The way this would work is that if you have outstanding balance on your credit card, you would transfer that balance onto another credit card that has a rate of interest lower than the one on your initial credit card. 

In this way, you would lower the amount of interest you have to pay, thus, lowering the amount of money you have to pay overall. 

One thing you have to keep in mind when using balance transfer between credit cards is the fee for transferring outstanding balance. Some credit cards have very high fees which would defeat the purpose of lowering your debt in this way. 

For more information on reducing credit card and other unsecured debt, click here.

Personal Loans and Formal Insolvency

Personal loans are a lot like credit cards since they’re both forms of unsecured debt. 

With unsecured debt, you can contact your creditor(s) and make your own informal arrangements in order to pay off your debts in a manageable way. 

However, if you feel that an informal arrangement isn’t going to work out, then you can opt for formal debt solutions to address your personal loan.

Examples of formal solutions available in the UK that you can use to address your personal loan include: 

  • Individual Voluntary Arrangement (IVA) 
  • Debt Relief Order (DRO) 
  • Bankruptcy 


An IVA is an agreement between you and your creditor(s) which states that you will make monthly payments in order to pay off debt(s) you have over an agreed-upon period of time. 

Once this period is over, any remaining debt that you have is written off. The interest rate becomes irrelevant as well since interest and charges are frozen once you enter into an IVA. 


A DRO would involve all of your debt being written off but it has strict eligibility criteria. A DRO is meant for individuals with little to no assets and very little resources to pay off debt. 

If you qualify for a DRO, your payments get frozen for a year. At the end of the year, your circumstances are assessed. If it’s determined that you’re still unable to pay off debt(s), then they are written off. 


Bankruptcy also involves all of your debt being written off. 

That being said, your assets are not protected in bankruptcy the way they are when you’re in an IVA. 

Bankruptcy would involve your valuable assets such as your house and car being seized and sold off in order to raise funds for your debt.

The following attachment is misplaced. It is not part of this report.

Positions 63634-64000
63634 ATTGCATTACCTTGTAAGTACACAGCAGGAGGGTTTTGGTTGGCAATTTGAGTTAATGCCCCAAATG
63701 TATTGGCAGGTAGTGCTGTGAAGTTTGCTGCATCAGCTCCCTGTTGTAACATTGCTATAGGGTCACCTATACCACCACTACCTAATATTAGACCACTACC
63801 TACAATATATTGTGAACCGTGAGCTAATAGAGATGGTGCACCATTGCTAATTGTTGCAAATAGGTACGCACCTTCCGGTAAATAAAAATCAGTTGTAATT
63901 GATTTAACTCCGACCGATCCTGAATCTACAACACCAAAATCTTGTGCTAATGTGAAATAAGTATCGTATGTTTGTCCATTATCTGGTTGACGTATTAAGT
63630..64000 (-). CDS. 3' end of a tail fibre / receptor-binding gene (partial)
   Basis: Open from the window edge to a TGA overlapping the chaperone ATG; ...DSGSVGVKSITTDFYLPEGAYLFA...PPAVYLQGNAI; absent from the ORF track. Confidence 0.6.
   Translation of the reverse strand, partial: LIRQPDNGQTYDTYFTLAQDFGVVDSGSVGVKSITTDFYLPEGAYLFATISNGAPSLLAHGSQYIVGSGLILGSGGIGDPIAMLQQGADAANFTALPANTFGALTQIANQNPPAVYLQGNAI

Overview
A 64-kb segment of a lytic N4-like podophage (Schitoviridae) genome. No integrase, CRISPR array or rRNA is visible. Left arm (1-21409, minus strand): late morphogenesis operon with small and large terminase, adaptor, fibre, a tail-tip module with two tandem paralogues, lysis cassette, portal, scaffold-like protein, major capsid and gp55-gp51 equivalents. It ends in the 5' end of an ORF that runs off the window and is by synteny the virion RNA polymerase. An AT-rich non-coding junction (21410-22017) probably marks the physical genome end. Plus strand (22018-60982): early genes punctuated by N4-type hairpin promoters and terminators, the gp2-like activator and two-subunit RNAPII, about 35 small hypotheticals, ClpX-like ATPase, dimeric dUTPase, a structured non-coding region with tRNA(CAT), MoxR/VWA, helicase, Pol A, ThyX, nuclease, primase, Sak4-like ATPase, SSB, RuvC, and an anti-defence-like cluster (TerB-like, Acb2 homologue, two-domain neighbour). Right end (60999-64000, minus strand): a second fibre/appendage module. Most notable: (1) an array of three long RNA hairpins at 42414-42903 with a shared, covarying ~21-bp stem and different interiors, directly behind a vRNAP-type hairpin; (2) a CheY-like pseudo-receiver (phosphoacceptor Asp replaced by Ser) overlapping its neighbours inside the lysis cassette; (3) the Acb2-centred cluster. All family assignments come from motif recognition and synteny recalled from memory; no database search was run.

For more information on how to reduce personal loan(s), click here.

Debt Reduction and Credit Scores

While it’s true that you may be able to get your debt reduced, you have to bear in mind the effect it’s going to have on your credit rating. 

You should know that whenever you opt for a formal debt solution, it gets logged in your credit file and stays there for six years. As you can probably imagine, it has a severely negative impact on your credit score. 

This means that for the next six years, you’re going to face difficulty securing any form of credit for yourself. 

Formal debt solutions such as bankruptcy, IVAs and DROS get marked in your credit record. A DMP does not get logged in your credit record but it still lowers credit scores. This is because you’re making reduced payments as part of your DMP. The reduced payments do get flagged as being part of a DMP in your credit record.

For example, if you’ve successfully completed your IVA and would like to get a personal loan, you may find that a traditional lender may not approve your application. 

You may have to go to a specialised lender that gives loans to people with low credit scores. Even then, you may only be offered a personal loan with a high interest rate or a lower amount of money than what you may have been looking for. 

Your credit rating immediately after you get out of a debt solution will be quite low but if you keep your financial affairs in order, you’ll find that it will gradually start to rise. As long as you practice financial discipline, your credit rating will be back to its former glory in no time.


There are many different ways to pay off debt in a manageable way and there are several ways to get your debt reduced as well. This is especially true if it’s a form of unsecured debt such as credit card debt. 

Just be sure to be aware of all the consequences before opting for any one debt solution.

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Are you struggling with debt?
Are you struggling with debt?